Chris working through the design process on a Surface Studio.
Burton has been synonymous with the sport of snowboarding for decades. Since the company’s founding, Snowboarding has grown and evolved, even becoming an Olympic sport in 1998. Burton has been a key piece of the sport’s growth and transformation at every step. As the company looks ahead to emerging trends in the sport and charts its own transformation, we sat with Burton’s head of product, Chris Cunningham, to hear about how they create new products for riders around the globe and how Surface is coming into the process.
Chris Cunningham, Head of Product for Burton
Tell us about yourself. What do you do? How did this kind of work find you? What keeps you coming back every day?
My name is Chris Cunningham, and I am the Senior Vice President of Global Product here at Burton Snowboards.
For some background… I was born and raised in the midwest (Indiana) and discovered snowboarding back in ‘91 when I was in seventh grade. I fell in love with the sport and have been snowboarding ever since. I come from an artistic family/background and tend to think like an engineer, but ultimately ended up going to business school (all due to proximity to the local ski hill).
I joined Burton after graduating from Indiana University in 2000 and started in customer service with the goal to eventually work my way into the product department. By 2002, I landed my first ‘product’ job as an Assistant Product Manager of Bindings. From there I ascended the ranks of Product Manager, Category Manager, Director, Vice President, etc. Today, I oversee the entire Product Division for Burton that includes all categories and teams that are responsible for developing Burton’s product lines – from R&D through validation and production.
What keeps me and many others coming back each and every day is the continuous pursuit to make better product. You’re only as good as your last product line, and there is always the next revision, innovation, or leap forward around the corner. Having the opportunity to constantly work on products you love and use, and then obsess about how to make them better, then actually making it happen is my dream job. Burton is also just an amazing place to work…great people, vibe, etc.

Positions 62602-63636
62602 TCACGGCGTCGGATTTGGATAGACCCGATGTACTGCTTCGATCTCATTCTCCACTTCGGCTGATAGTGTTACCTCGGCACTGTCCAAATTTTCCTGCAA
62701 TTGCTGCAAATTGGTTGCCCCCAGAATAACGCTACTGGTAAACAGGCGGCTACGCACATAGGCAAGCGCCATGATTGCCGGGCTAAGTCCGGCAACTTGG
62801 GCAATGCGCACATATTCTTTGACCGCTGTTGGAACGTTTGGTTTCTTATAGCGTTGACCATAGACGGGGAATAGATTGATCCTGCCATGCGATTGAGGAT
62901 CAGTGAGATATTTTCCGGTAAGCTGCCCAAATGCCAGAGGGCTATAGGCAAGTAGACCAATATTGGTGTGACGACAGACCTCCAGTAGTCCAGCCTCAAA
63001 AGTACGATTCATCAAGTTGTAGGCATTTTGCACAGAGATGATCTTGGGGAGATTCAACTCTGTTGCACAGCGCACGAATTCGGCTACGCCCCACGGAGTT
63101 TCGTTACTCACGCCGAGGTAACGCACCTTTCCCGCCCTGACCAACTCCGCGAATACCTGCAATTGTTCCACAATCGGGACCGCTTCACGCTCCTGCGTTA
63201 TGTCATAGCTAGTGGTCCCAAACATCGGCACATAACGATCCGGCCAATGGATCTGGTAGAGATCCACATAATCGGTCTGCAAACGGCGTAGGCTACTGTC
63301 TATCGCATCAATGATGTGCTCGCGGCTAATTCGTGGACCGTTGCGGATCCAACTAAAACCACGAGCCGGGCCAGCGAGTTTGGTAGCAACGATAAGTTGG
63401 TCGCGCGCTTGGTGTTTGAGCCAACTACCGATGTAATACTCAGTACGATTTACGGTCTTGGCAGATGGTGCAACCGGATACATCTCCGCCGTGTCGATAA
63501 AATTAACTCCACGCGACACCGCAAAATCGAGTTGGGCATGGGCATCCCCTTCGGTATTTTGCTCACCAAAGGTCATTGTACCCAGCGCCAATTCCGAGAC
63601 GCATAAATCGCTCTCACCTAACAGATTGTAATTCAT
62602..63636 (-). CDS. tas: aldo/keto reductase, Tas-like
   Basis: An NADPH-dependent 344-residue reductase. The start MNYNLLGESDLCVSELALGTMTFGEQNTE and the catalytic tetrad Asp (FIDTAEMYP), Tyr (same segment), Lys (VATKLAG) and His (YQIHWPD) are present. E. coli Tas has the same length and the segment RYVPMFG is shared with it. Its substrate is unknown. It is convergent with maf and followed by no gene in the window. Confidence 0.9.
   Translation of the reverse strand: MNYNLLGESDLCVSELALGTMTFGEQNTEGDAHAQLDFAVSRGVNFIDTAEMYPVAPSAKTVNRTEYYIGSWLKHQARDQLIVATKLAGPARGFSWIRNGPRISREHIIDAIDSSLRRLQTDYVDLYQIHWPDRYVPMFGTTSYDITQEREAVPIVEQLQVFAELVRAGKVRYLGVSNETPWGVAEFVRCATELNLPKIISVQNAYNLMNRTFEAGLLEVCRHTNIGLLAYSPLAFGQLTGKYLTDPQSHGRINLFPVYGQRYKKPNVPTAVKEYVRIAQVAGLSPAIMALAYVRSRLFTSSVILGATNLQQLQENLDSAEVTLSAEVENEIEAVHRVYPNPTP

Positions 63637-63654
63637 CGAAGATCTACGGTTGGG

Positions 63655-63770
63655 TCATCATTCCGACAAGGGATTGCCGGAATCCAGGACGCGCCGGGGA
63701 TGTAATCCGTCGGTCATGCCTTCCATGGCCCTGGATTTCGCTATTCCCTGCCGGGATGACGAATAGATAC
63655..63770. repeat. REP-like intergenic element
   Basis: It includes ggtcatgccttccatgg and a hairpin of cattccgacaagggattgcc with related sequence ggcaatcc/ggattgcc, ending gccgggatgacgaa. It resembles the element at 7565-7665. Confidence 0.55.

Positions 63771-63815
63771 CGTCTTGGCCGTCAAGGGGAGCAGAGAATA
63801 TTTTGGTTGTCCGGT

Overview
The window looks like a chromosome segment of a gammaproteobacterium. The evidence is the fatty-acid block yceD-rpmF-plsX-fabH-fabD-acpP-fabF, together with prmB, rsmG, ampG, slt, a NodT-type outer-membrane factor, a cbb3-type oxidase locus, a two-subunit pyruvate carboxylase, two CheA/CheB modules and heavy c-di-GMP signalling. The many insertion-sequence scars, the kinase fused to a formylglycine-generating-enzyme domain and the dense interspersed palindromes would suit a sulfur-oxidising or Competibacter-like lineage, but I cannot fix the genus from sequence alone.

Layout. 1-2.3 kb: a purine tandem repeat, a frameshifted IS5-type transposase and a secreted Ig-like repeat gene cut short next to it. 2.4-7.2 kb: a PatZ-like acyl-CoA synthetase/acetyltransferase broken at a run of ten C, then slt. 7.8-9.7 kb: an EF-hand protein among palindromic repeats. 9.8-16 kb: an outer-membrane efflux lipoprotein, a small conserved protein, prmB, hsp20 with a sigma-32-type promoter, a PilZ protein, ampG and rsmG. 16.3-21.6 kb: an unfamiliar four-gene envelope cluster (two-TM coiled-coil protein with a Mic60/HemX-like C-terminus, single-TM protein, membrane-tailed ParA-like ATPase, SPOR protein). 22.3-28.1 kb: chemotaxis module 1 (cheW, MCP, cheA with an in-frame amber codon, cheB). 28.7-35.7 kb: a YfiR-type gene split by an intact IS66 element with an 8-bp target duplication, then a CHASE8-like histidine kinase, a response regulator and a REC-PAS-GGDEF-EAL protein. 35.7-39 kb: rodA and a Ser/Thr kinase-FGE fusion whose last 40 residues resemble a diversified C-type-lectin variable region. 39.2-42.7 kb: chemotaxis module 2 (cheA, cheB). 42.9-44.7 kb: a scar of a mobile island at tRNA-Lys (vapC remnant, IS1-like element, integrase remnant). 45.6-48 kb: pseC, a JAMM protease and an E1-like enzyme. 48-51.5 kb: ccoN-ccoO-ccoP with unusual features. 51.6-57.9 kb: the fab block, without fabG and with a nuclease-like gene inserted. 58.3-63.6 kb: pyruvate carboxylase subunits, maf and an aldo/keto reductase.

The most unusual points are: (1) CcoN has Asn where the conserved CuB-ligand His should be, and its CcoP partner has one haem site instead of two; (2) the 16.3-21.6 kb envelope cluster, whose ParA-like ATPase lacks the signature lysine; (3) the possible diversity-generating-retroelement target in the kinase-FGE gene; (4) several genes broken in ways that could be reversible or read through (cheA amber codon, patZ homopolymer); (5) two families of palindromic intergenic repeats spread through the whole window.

Burton is a leader in the industry, building both apparel and equipment for athletes and riders. In your opinion, what drives the company’s success?
I think this is best answered by ‘The Burton Stance’ (image below). Put simply; we are a passionate group of riders that focus on what is best for riders. When you put the user at your focal point (this can be a pro snowboarder, average snowboarder, or even a beginner) the rest will follow. We are in it for the snowboarding, and I think that gives us an advantage.
“The Burton Stance”
Where do you get your creative inspiration?
Inspiration can come in many forms. Our creative teams pull from anything and everything that might provoke their interest. This can range from art, music, industrial design, architecture, furniture, fashion, etc. Creativity extends through the technical fundamentals of a product to the graphics. More than most outdoor gear, a snowboard presents a canvas for some amazing graphics design.
We use both trend (WGSN) and consulting (Camp High Collective) services to help pull ourselves out of our comfort zone. We also simply work with a lot of talented and creative individuals that like to push themselves creatively. Sometimes getting inspiration can simply come from turning to your colleague, seeing what they are working on, and it sparks the next idea for your own category. Last, but not least, we pull inspiration from our professional team of riders. These individuals are at the forefront of what is happening in the world of snowboarding; simply listening to their interest, ideas, and needs, can quickly inspire our design teams.